The college search and application process can be stressful to students and families. Despite everyone’s best efforts to keep a clear head and calm demeanor, the fact of the matter is that it’s a process with many questions, tasks and responsibilities. In this blog post, we outline four ways students can possibly reduce stress while searching for and applying to colleges.Read More
This time of year, we at Campus Bound like to reflect on the year that is nearly over and set some goals for the year ahead. It’s been one of the most controversial years in the history of college admissions, but also one of the best.Read More
One of the challenges of the college admission process can be for families to work together in a positive way that results in a future plan that everyone is comfortable with. Teens who procrastinate and parents who are anxious tend to be common stressors for families. Here are some strategies and suggestions that students can use to better communicate with their parents and let them know how they can truly be helpful.Read More
It’s a two-way street. The college process can bring about a lot of stress on students and parents, but all involved can make the process a lot easier with a few minor concessions and compromises. Read on.Read More
We may be biased, okay we are definitely biased, but Campus Bound students are the best. We are so lucky to have worked with some pretty amazing students over the years. For this week’s blog, we decided to tap into the experience and knowledge of our former Campus Bound clients to see what advice they have for students currently going through the process, or who are about to go through it.
The college process can bring up some complicated feelings for both students and parents, and there are different ways students express themselves. In this blog, we outline three “typical” difficult students and tell you what is really going on. We also tell you how you can have these conversations with your kids, and how Campus Bound can help.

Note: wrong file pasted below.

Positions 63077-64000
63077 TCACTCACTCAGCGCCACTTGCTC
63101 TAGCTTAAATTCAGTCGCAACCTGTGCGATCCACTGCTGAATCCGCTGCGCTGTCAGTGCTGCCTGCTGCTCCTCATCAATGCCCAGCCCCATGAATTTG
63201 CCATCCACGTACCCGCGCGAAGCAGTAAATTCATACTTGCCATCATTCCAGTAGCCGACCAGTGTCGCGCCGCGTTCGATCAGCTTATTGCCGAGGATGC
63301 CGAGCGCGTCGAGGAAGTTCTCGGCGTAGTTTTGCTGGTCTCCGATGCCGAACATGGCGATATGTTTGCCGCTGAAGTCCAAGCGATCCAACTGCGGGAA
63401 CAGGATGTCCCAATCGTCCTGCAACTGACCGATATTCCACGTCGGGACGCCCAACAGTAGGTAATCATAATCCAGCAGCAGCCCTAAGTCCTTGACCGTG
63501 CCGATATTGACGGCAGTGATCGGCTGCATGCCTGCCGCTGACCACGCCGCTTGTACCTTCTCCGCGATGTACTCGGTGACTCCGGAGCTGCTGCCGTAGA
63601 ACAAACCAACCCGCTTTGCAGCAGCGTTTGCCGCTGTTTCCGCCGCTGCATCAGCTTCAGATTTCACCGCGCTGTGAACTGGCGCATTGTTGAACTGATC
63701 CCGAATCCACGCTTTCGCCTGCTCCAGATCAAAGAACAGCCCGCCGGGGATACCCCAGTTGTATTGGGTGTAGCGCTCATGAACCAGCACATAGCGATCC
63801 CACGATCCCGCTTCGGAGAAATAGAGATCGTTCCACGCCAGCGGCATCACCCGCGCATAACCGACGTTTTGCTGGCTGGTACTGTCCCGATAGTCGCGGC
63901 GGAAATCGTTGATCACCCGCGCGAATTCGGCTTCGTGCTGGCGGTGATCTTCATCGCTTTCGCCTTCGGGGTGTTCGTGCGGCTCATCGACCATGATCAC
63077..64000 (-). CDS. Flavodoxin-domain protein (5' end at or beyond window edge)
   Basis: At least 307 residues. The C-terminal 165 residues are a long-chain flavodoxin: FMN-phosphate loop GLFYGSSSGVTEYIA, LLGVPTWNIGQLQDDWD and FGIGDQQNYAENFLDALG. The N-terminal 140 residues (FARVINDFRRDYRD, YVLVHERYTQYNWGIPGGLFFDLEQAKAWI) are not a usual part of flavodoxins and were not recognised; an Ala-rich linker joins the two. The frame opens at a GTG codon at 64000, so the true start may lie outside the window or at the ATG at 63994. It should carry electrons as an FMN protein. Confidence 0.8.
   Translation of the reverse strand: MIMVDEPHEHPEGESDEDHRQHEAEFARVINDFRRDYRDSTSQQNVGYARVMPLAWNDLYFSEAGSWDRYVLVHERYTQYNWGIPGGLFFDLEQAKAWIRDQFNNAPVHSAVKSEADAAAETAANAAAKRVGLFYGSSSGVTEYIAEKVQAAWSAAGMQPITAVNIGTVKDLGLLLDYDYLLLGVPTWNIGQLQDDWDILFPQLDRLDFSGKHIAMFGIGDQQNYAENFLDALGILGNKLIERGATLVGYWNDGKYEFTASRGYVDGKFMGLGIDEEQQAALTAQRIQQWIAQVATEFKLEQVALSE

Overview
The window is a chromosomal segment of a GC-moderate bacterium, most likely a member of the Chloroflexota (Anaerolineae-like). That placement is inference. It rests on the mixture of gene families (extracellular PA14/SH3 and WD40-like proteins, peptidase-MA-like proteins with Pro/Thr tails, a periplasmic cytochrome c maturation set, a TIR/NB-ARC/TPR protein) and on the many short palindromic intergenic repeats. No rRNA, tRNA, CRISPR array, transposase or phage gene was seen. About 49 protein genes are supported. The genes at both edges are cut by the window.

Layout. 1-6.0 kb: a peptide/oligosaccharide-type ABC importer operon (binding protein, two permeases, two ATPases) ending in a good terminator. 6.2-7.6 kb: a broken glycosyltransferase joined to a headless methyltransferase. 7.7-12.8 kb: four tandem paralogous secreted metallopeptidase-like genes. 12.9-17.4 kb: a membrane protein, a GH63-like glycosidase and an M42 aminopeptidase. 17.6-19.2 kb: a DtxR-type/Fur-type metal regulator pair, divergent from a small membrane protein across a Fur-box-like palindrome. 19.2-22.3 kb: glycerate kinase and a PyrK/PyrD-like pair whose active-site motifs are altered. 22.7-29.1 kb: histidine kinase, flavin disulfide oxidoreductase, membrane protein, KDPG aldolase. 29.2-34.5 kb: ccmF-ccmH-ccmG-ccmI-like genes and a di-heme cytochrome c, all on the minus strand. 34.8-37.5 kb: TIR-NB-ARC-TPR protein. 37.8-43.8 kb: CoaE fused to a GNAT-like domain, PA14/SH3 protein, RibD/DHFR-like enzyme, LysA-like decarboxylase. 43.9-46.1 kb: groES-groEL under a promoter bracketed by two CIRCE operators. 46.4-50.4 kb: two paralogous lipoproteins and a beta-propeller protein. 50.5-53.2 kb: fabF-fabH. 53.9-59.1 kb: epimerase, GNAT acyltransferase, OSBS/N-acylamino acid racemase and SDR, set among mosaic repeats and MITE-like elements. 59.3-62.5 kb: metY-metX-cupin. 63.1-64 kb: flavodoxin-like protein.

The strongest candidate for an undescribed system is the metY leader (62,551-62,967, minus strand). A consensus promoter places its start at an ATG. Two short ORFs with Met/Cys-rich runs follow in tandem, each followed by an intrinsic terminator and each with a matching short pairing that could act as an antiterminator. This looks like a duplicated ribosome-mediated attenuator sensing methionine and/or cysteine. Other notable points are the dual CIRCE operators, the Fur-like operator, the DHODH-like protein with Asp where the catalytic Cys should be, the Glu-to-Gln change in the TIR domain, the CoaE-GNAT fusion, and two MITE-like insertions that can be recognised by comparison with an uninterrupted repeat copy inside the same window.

You’ve worked hard on your college list and applications. You researched schools, visited as many as possible and have even written your essays and submitted all, if not most, of your applications. But this time of year, the inevitable “What if?” can set in. Parents can succumb to it just as easily as students. “What if the ideal college is out there and we just haven’t found it?” “What if I don’t get accepted anywhere?” “What if we don’t get any financial aid?”
The college application process is complicated, and it’s understandable that families would want to seek as much information as they possibly can. But, we have learned over many years of doing this work that too much advice can actually work against you. Here are a few examples when it makes sense to cut down the outside advice and maybe even trust your own gut.
It’s becoming common knowledge that teenagers are more stressed than ever. A recent study determined that nearly 50% of high school students who attend rigorous high schools feel a great deal of stress on a daily basis. (You can find that study here) Additionally, The National Association of Mental Illness reports that 1 in 4 students have had suicidal thoughts.